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Sri Lanka's crucial role in Indian Ocean power struggle

By Catherine Philp
Courtesy: The Time (London)

(June 01, London, Sri Lanka Guardian) For a tiny, teardrop-shaped fragment in the Indian Ocean, Sri Lanka punches far above its weight. Its location off the southeastern coast of India may have put it right in the line of the 2004 tsunami, but it also puts it in pole position to exploit the growing geopolitical struggle unfolding in the Indian Ocean.

China’s role in the Sri Lankan civil war is well known. Its deal to build a major port at Hambantota in southern Sri Lanka is part of a regional strategy to create a “string of pearls” of friendly harbours in Pakistan, Bangladesh and Burma, along key shipping routes through the Indian Ocean. Less well known is India’s involvement in this and other deals. It was Delhi, not Beijing, that Sri Lanka first approached over the Hambantota deal. But having no need of a port so close to home India declined.

China’s entry into Sri Lanka has put India in an awkward position. Should it refuse any of Sri Lanka’s wishes, like weaponry and training, it knows that Beijing will be the next number Colombo calls. Any pressure India might try to exert on Sri Lanka is cancelled out by Chinese acquiescence, and — worse still for India — Pakistan’s acquiescence.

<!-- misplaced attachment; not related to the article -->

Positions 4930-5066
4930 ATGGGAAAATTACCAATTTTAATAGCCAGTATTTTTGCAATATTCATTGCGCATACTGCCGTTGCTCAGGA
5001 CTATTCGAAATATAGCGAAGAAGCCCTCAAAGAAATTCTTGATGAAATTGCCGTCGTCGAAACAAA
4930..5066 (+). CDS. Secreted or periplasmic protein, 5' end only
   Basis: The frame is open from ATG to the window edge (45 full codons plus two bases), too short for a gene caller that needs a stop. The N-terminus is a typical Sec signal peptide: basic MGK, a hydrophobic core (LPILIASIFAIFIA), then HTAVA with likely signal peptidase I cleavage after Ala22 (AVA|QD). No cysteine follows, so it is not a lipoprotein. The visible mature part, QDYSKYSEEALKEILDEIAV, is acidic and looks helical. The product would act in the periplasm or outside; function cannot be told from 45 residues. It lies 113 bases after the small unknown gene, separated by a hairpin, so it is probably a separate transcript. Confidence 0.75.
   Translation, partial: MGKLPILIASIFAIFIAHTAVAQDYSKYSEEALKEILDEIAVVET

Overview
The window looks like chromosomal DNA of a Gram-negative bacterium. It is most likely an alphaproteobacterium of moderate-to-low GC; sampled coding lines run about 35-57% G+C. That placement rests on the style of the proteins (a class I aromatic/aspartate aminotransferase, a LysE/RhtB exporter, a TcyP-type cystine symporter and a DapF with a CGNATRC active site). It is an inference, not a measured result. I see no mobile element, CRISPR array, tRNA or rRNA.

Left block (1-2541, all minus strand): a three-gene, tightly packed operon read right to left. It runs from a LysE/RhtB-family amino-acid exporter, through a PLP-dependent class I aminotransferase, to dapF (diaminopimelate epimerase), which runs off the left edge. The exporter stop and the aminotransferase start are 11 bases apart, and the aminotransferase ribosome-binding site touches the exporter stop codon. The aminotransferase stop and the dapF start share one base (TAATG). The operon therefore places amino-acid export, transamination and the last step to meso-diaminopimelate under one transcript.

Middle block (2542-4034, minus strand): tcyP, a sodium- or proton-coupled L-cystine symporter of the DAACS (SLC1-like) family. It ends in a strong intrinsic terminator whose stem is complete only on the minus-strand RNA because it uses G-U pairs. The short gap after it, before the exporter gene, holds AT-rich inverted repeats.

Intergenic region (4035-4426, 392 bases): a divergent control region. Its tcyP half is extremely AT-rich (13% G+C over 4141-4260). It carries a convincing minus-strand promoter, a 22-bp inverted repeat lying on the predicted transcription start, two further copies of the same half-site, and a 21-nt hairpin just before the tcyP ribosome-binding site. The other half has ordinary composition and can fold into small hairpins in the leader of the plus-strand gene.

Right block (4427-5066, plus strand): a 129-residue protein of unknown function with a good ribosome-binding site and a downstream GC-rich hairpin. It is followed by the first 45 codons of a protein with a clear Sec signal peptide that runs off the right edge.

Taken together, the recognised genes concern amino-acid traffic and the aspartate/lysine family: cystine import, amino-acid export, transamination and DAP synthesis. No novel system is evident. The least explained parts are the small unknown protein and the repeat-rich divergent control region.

Pakistan has been selling arms to Sri Lanka with China’s encouragement throughout the last stages of the civil war. Hence the bizarre partnership of India, China and Pakistan on the supporting side of Sri Lanka’s self-adulating resolution at the UN Human Rights Council.

Next month, for the first time, Sri Lanka will attend the Shanghai Co-operation Council as a dialogue partner, a blessing bestowed by Russia and China in recognition of its importance in the new Indian Ocean great game.

Russia, which continues to growl over Nato expansion in Eastern Europe, is also observing keenly any activity in the Indian Ocean. Already Nato has encroached up to the Persian Gulf. In October 2007 it conducted its first ever naval exercises in the Indian Ocean, part of an American strategy to establish Nato’s presence in this crucial region. Russia, Iran — and even China — fear Nato’s expanding alliance with Pakistan will give it a foothold in the region.

Despite Delhi’s friendly relations with the West, India is desperate not to allow Pakistan to gain any more influence there.

Sri Lanka’s prime location in prime maritime real estate has elevated it to the jewel in the crown of the new Indian Ocean paradigm.
-Sri Lanka Guardian

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